What is interesting about the women on Prospect’s list of top world thinkers is not just that they have frogleaped their way onto a line-up still dominated by men (the proportion of women on the list has doubled since our last poll in 2008), but also the fields in which they’ve made that jump. Of the 15 female thinkers selected, well over half are known for their work in business, economics or politics—traditionally “male” arenas. Almost a third are economists—a higher proportion than the overall list.
With the eurozone crisis still rumbling on, Christine Lagarde is perhaps the most publicly visible of these. Following her appointment as head of the International Monetary Fund in 2011 she has been heavily involved in negotiating bailout packages for eurozone countries, most recently in Cyprus. Though forceful in her demands for bold and decisive action she has made it clear that austerity programmes should be slowed if growth fails to materialise and called for Greece to have extra time to meet its budget targets. The former lawyer and French finance minister has been outspoken about the urgent need for reform of the financial sector following the crisis, blaming it partly on a testosterone-fuelled banking culture. Lagarde is hugely respected—according to one former IMF chief economist, “at finance meetings all over the world she is treated practically like a rock star.” And Time magazine’s Vivienne Walt asked last month: “If Christine Lagarde can’t save Europe, who can?”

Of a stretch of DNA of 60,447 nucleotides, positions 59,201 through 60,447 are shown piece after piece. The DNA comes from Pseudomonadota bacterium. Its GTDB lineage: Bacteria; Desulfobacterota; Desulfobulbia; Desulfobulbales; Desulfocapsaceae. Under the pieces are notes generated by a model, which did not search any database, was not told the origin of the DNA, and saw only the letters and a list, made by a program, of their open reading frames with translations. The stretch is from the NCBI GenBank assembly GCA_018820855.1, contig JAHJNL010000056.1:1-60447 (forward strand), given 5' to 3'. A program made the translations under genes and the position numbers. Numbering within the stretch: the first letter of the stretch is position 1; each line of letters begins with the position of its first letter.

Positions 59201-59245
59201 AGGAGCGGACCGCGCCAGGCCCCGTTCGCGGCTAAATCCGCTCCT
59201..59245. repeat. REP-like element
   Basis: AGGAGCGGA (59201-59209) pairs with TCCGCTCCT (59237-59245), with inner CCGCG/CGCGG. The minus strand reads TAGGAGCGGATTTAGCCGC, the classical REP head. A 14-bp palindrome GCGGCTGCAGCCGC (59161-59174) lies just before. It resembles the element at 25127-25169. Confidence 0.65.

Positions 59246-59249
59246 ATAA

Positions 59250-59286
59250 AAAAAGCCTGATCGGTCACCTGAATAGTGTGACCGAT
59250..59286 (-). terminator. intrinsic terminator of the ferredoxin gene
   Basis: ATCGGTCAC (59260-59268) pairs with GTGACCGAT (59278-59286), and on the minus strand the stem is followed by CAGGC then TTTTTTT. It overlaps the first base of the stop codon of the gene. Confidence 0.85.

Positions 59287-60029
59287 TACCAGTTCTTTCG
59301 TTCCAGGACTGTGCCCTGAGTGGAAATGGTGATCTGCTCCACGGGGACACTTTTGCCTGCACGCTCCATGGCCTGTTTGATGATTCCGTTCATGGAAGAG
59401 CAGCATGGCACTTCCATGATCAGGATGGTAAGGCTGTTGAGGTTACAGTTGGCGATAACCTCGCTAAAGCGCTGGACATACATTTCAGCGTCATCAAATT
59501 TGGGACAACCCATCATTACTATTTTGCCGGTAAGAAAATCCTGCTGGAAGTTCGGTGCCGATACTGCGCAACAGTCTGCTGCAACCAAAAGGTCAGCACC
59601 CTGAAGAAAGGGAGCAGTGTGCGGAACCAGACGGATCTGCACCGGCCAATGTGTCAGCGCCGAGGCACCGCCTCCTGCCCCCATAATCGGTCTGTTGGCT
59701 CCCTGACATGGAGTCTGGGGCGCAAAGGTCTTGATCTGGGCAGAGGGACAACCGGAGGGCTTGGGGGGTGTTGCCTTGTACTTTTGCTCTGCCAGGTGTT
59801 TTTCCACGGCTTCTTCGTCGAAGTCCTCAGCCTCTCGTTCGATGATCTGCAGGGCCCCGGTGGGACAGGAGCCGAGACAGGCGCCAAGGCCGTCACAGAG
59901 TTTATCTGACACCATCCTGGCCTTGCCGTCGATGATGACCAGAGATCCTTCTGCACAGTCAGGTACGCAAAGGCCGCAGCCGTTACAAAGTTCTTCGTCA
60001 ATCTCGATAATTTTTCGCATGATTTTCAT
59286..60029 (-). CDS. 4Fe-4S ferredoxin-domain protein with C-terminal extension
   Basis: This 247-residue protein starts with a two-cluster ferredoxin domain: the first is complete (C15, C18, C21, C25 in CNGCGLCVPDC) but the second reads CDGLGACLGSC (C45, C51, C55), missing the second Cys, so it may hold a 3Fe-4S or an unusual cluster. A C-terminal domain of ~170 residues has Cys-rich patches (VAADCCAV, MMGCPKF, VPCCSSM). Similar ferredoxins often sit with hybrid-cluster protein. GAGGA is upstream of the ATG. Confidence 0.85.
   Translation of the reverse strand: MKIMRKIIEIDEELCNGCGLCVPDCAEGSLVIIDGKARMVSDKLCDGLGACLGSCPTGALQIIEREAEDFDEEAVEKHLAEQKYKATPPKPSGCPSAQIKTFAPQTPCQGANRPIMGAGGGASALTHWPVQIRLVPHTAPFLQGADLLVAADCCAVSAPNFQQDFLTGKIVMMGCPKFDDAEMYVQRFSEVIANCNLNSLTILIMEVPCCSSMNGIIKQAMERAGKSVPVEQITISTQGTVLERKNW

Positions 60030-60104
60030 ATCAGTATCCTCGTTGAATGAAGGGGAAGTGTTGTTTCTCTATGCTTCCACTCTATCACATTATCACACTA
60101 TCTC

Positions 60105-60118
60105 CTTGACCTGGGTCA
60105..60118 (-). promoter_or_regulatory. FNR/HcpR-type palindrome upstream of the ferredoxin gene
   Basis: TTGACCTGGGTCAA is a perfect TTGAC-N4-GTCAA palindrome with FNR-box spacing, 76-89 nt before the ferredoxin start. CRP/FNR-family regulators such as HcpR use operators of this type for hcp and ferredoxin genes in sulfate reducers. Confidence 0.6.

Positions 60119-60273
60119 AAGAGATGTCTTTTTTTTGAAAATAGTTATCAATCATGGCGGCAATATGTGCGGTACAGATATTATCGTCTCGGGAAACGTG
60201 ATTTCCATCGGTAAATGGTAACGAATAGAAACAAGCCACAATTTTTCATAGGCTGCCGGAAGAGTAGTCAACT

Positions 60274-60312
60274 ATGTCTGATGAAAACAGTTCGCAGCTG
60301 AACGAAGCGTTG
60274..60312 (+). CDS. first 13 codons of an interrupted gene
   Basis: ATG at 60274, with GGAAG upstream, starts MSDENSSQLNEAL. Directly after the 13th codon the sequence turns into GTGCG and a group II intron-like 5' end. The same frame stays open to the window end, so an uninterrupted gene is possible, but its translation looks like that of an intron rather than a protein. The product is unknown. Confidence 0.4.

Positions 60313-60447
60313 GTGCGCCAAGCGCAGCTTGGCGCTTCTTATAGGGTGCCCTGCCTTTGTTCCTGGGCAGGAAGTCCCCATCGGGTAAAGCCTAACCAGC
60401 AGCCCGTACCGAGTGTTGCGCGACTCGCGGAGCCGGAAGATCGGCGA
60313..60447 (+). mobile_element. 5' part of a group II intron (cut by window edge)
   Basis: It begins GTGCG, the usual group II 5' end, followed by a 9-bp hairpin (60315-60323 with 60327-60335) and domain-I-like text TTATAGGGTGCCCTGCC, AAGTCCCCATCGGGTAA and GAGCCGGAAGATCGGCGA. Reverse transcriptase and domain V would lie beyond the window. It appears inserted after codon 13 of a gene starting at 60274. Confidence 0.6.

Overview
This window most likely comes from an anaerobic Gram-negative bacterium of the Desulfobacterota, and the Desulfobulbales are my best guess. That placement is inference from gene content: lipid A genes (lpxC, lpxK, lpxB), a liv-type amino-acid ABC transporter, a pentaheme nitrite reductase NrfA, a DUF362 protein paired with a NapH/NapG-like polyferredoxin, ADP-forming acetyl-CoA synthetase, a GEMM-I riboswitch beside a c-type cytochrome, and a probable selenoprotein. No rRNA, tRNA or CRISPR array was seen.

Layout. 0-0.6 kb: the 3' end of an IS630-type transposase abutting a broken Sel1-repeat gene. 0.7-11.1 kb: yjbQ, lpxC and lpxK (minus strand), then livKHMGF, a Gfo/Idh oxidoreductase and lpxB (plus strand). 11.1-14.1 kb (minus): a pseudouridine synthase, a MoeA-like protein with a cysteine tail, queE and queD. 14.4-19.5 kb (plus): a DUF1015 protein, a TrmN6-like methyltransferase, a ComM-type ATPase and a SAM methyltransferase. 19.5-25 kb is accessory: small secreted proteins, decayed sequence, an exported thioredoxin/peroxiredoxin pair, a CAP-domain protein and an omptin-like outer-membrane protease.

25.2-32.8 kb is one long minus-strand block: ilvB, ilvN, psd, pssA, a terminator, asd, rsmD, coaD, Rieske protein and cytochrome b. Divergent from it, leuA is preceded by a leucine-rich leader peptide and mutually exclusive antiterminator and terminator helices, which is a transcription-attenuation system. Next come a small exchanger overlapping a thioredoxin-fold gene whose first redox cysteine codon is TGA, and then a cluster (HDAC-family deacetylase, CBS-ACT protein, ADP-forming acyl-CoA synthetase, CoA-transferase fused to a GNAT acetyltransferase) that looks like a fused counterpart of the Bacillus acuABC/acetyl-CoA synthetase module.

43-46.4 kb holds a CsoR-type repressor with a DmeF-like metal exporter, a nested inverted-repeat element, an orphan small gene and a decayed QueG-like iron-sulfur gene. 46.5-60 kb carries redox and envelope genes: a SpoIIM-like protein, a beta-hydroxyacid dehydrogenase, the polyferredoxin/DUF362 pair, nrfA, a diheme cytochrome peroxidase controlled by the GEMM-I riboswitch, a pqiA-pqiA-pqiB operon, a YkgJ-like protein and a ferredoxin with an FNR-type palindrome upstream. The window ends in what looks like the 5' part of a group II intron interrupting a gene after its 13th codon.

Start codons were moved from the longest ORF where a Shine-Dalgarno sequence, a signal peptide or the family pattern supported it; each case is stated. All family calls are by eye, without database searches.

She was joined on Prospect’s list by fellow French economist Esther Duflo, who has also been dubbed an economic “rock star” by enthusiastic colleagues. But away from the economies of the eurozone Duflo specialises in those of the developing world. A professor of poverty alleviation and development economics at MIT, she is known for her hands-on approach. As the debate over the effectiveness of aid became stagnated, Duflo marched out into the field to settle the matter by experimentation—specifically, by conducting randomised control trials. In Hyderabad, for example, she (along with colleague Abhijit Banerjee) set up microloan programmes for half the city, left the other half untouched, and waited to see what the impact was (positive, but not revolutionary, they concluded.) She argues that poverty is really not understood and it is therefore of little surprise that so many policy measures aimed at tackling it have failed. Why, for example, did a man in a Moroccan village who couldn’t afford to feed his family buy a television? “The poor get bored the same as the rest of us,” she said. “Their happiness might be as important to them as their health. That man had bought a television by saving for it for many months; it wasn’t an impulse purchase. We have to take that seriously and ask why.”
Ngozi Okonjo-Iweala—another of Prospect’s world thinkers—must be taking notes. The Nigerian finance minister and a former managing director of the World Bank is responsible for developing some of those policies and sees the improvement of infrastructure—possibly through public-private partnerships—as key to transforming African economies. She is seen to be tough on corruption and has taken significant steps to improve transparency and accountability in Nigeria, where government budgets are now published in newspapers so citizens can see how money is being spent.